This thesis investigates conspiracy theories and the view of history these theories employ. The thesis reviews three earlier approaches in conspiracy theory scholarship. It proposes a synthesis of these approaches by viewing conspiracy theory as the invention of supervillains – supremely powerful agents who can control history. The heightened importance of agency in this view of history can result in a responsive urge to take history into one’s own hands. The thesis analyses texts from three prominent cases of conspiracy theory: the well-poisoning accusations against Jews during the Black Death, the Foreign Plot theory during the Reign of Terror, and the Illuminati conspiracy theories in the wake of the French Revolution. In each of these cases of conspiracy theory, the thesis examines how the ‘power’ of the supervillain is believed to manifest itself. The thesis finds that the conspiracist view of history entails ‘perfect organisations’ which makes it possible for conspiracies to control every aspect of society and thus the flow of history. Rather than criticising the inaccuracies of each conspiracy theory, the thesis concludes that one should instead challenge the premise that these perfect organisations can exist.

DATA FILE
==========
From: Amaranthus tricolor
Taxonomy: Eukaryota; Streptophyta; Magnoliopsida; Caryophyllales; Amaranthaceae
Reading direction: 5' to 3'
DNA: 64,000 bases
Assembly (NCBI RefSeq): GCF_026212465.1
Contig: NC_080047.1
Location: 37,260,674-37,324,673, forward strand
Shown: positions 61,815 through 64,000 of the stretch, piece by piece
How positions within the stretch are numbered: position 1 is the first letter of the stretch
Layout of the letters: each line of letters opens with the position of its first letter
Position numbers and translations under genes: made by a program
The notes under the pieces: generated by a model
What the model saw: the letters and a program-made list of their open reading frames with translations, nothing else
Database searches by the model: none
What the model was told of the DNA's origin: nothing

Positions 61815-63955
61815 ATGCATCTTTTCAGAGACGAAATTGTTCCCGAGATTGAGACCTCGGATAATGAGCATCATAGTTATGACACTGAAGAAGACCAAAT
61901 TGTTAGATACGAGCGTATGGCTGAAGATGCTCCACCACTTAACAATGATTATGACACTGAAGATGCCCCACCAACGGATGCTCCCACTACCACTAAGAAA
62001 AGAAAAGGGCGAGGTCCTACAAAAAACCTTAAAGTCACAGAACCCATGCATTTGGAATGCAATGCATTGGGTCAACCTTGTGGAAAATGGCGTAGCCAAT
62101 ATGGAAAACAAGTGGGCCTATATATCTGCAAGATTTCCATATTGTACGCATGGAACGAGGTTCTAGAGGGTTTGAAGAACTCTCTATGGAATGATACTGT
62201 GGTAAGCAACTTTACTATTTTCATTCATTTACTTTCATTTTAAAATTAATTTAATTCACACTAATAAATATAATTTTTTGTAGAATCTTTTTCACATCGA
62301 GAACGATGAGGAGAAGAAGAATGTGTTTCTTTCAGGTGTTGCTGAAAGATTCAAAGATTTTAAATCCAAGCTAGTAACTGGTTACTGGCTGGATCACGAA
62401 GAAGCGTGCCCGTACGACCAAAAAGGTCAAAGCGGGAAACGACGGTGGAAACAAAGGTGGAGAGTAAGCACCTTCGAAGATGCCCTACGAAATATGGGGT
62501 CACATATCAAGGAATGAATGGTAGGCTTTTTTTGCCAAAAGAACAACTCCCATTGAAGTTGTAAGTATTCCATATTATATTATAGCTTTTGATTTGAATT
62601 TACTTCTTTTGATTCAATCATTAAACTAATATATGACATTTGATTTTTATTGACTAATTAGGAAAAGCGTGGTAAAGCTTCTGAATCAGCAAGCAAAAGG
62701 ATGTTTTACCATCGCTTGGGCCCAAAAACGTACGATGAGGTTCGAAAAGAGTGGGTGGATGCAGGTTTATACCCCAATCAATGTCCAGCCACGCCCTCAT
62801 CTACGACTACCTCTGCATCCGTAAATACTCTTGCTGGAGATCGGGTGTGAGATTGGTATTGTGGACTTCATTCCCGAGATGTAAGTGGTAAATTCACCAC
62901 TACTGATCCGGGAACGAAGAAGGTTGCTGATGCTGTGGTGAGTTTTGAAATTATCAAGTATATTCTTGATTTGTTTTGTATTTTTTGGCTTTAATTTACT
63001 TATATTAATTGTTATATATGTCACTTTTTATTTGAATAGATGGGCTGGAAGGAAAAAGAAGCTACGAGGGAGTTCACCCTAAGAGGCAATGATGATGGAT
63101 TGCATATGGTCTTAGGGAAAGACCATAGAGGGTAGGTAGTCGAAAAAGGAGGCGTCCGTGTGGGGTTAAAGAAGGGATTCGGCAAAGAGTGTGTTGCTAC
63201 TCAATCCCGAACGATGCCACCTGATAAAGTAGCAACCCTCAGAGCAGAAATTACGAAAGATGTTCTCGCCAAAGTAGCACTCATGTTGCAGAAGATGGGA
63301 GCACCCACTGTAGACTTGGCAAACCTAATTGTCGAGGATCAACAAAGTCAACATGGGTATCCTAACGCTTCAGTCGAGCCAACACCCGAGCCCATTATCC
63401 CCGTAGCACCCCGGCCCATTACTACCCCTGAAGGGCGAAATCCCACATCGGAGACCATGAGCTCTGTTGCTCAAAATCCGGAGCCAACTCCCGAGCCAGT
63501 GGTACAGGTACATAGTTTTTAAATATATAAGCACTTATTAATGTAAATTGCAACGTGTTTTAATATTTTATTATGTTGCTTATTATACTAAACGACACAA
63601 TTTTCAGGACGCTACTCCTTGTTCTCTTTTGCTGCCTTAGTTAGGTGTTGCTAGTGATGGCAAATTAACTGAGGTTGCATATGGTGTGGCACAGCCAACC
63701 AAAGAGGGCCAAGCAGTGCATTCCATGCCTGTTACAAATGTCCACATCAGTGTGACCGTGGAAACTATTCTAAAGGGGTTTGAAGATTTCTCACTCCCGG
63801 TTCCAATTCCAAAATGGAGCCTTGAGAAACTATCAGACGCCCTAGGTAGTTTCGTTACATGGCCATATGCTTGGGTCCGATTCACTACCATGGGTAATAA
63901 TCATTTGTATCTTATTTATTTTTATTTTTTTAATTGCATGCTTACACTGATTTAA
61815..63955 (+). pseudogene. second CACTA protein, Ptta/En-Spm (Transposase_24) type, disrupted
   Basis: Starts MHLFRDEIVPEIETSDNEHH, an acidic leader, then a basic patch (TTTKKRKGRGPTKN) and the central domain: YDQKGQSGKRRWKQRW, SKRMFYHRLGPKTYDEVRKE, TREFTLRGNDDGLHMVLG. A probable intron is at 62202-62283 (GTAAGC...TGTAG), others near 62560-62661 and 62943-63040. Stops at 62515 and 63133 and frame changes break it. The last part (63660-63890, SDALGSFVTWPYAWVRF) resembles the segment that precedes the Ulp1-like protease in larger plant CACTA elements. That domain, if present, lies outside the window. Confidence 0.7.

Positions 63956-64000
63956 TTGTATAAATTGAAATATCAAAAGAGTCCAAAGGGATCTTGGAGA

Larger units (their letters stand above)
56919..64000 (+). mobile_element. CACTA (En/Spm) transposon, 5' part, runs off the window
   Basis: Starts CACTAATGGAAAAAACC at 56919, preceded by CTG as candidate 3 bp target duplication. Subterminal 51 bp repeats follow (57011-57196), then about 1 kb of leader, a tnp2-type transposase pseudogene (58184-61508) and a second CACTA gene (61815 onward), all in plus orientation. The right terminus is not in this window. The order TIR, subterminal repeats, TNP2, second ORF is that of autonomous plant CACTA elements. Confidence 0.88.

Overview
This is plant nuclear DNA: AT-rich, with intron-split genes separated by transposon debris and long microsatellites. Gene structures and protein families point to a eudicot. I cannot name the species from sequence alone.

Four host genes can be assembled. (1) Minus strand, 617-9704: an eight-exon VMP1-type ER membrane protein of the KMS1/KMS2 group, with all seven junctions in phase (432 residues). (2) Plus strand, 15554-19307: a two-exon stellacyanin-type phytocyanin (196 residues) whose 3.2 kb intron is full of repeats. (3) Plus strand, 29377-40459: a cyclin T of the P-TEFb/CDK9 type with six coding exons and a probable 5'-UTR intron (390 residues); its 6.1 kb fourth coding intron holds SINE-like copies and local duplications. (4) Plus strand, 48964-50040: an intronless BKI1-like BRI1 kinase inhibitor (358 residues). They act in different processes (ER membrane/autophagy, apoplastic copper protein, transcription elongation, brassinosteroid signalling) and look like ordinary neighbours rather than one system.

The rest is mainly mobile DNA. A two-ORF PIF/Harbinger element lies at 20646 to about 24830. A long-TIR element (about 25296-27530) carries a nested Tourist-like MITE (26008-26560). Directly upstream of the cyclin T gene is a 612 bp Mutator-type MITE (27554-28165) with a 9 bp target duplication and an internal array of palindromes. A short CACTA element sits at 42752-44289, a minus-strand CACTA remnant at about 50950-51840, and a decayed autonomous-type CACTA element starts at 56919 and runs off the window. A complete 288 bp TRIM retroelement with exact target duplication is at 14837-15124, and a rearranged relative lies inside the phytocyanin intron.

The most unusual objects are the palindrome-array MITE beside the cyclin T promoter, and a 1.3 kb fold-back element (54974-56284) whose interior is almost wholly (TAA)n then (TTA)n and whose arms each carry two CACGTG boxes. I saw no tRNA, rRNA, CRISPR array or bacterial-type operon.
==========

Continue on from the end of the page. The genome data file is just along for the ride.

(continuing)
|Uddannelser||Historie, (Bachelor/kandidatuddannelse) Kandidat|
|Udgivelsesdato||2 aug. 2018|
|Vejledere||Jakob Egholm Feldt|